A People and a Nation: A History of the United States (8th Edition)

A People and a Nation: A History of the United States (8th Edition)

Mary Beth Norton

Language: English

Pages: 1087

ISBN: 1133312721

Format: PDF / Kindle (mobi) / ePub

A People and a Nation offers a spirited narrative that challenges students to think about American history. The authors' attention to race and racial identity and their inclusion of everyday people and popular culture brings history to life, engaging student readers and encouraging them to imagine what life was really like in the past. The Eighth Edition offers highly readable stories and the latest scholarship throughout.

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captain to sail back to Britain. In Charleston, the tea was unloaded and stored; some was destroyed, the rest sold in 1776 by the new state government. The only confrontation occurred in Boston, where both sides—the town meeting, including participants from nearby towns, and Governor Thomas Hutchinson, two of whose sons were tea agents—rejected compromise. The first of three tea ships, the Dartmouth, entered Boston harbor on November 28. The customs laws required cargo to be landed and the

never completely ignore the threats posed by loyalists, neutrals, slaves, and Indians as well, but only rarely did fear of these groups seriously hamper the revolutionary movement. Occasionally backcountry militiamen refused to turn out for duty on the seacoast because they feared Indians would attack at home in their absence. Sometimes southern troops refused to serve in the North because they (and their political leaders) were unwilling to leave their regions unprotected against a slave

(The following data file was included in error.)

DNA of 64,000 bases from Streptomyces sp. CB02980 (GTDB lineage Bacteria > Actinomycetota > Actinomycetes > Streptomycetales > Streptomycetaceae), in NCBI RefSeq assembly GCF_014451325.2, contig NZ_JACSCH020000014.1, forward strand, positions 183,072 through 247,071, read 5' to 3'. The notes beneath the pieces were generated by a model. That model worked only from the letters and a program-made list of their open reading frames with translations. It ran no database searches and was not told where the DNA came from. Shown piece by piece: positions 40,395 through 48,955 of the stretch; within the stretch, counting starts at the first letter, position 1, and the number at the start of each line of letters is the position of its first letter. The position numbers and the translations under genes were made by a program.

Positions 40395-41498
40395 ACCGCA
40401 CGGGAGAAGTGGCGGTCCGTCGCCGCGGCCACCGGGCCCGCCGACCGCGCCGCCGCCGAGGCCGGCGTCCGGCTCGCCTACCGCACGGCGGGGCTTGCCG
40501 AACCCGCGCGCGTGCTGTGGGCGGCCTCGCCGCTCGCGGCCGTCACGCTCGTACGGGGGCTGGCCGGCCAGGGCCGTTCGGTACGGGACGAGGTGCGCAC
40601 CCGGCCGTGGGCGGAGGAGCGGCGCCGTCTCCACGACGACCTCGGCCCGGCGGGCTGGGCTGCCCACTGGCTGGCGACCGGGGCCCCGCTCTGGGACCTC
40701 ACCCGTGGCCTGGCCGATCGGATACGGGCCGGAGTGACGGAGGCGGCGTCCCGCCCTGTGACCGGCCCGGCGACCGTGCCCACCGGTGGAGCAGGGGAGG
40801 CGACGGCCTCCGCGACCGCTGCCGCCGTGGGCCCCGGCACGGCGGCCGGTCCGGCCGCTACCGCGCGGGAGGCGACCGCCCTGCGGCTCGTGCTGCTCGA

inexperienced army composed of militia and regulars, they had defeated the professional soldiers of the greatest military power in the world. They accomplished their goal more through persistence and commitment than through brilliance on the battlefield, a persistence that involved wives and families on the home front as well as soldiers. They had won only a few actual victories—most notably, at Trenton, Saratoga, and Yorktown—but their army always survived defeats to fight again, even after the

the long run, the future economic importance of the Europeans’ American colonies lay on the mainland rather than in the Caribbean. English Interest in Colonization The failure of Raleigh’s Roanoke colony ended English efforts to settle in North America for nearly two decades. When the English decided in 1606 to try once more, they again planned colonies that imitated the Spanish model. Yet, greater success came when they abandoned that model and founded settlements very different from those of

Europeans to eat new foods, speak new languages, and recognize—however reluctantly—the persistence of other cultural patterns. The prosperity and even survival of many of the European colonies depended heavily on the cultivation of American crops (maize and tobacco) and an Asian crop (sugar), thus attesting to the importance of post-Columbian ecological exchange. Political rivalries once confined to Europe spread around the globe, as England, Spain, Portugal, France, and the Netherlands vied for

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